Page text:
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Institute of Politics To Fund Civic Entrepreneurs

By Monica M. Dodge, Crimson Staff Writer

The Harvard Institute of Politics has introduced a new, multi-year grant initiative called “Gov 2.0,” which will give a $5000 stipend to a student or group of students to support an entrepreneurial project in the realm of politics or government.

“The goal is for students to utilize new technologies—combining entrepreneurship and politics in innovative ways—to make a tangible impact on politics in today’s world,” wrote Amy A. Howell, director of the IOP’s internship programs, in an e-mailed statement.

Although students from all disciplines are encouraged to apply, Jenny Ye ’13, Internships Committee Chair at the IOP, said that the organization hopes that the creation of this grant program will especially push students involved in technology and engineering to consider how their unique skill sets can contribute to civic and political progress.

“We are looking for a combination of people with the technical skill set who may not be engaged with politics and public service [as well as] entrepreneurs and innovative groups that are trying to think of the next big thing,” said Ye. “We want them to apply [their] creativity and innovation and entrepreneurial spirit to thinking about how do we solve important civic and political problems,”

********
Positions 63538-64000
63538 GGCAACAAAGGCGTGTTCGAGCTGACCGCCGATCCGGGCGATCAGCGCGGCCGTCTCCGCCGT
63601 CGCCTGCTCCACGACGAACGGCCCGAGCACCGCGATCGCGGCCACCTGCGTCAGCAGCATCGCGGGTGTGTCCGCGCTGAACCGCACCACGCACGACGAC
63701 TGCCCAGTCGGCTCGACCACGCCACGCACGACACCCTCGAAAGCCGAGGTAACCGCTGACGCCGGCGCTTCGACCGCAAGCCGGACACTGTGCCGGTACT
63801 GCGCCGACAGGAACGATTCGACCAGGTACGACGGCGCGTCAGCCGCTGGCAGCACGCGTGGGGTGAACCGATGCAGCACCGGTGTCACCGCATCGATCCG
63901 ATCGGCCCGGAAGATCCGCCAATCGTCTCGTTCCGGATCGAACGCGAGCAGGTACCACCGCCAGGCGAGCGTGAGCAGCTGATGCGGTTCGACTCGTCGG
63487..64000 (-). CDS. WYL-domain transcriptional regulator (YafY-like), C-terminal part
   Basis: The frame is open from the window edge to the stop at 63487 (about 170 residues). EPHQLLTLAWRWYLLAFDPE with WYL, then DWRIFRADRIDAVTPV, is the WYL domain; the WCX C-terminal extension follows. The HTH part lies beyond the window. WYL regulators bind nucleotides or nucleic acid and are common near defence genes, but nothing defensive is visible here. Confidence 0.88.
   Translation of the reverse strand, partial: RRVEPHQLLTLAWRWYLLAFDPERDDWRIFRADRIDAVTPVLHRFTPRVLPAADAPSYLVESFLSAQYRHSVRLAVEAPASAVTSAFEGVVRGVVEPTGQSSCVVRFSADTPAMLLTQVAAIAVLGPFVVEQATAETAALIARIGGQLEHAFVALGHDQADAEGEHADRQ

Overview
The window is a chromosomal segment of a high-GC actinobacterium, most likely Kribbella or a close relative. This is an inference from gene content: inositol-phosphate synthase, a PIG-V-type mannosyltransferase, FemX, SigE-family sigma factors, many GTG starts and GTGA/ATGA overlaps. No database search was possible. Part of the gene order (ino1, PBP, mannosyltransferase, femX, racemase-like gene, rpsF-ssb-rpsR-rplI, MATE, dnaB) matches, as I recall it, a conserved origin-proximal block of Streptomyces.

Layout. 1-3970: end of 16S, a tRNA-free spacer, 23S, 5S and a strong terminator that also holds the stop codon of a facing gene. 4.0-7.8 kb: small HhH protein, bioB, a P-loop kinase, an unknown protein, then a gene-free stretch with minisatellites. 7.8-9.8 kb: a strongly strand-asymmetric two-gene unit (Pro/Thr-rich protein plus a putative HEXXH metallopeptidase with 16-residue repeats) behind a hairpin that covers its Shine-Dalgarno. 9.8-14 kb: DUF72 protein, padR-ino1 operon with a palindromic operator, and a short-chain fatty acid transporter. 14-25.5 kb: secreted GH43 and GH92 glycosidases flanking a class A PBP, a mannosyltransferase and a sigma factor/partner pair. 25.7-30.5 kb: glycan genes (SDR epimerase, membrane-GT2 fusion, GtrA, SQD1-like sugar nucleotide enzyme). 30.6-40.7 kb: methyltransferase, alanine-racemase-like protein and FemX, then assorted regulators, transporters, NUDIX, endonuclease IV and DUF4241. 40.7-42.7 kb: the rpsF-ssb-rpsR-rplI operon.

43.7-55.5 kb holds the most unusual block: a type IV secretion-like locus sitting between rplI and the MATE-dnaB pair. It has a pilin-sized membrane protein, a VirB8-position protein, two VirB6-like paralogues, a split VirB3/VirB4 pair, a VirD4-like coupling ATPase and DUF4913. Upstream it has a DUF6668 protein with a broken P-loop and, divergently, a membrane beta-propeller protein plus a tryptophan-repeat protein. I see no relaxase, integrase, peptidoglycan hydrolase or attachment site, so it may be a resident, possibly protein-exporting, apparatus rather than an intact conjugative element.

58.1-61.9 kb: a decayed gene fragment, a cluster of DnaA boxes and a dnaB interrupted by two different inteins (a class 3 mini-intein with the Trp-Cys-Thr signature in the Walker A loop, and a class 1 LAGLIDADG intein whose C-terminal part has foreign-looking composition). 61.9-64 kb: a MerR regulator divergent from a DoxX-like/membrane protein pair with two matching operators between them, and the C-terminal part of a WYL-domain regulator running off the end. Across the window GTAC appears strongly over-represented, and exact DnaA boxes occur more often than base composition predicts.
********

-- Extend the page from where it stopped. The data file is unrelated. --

Jeffrey F. Solnet ’12, president of the IOP, said that the program is designed not only to support the eventual winner, but also to create a community of political entrepreneurs on campus.

To foster this connection, the IOP has designed an intermediary seminar to be attended by all of the finalists before the official winner is announced. At the seminar, leaders in the field of political entrepreneurship will work with the students to help fine-tune their proposals and to connect them with individuals who might be helpful in pursuing their projects, regardless of whether they ultimately receive the grant.

Although the program has no official connection to the Hack Harvard program sponsored by the Undergraduate Council during Optional Winter Activities Week, Eric N. Hysen ’11, former UC vice president, said that both programs have a similar mission in their desire to apply analytical skills to solving problems within the Harvard community and beyond.

“The mission here is let’s empower some technical Harvard student who would otherwise think about working in the tech industry, completely not related to government, and let’s give them the ability to put their skills to work to make some government or some government agency or something with politics better,” said Hysen.

Applications for the Gov 2.0 Summer Grant are due on Friday, March 4 at 5 p.m.

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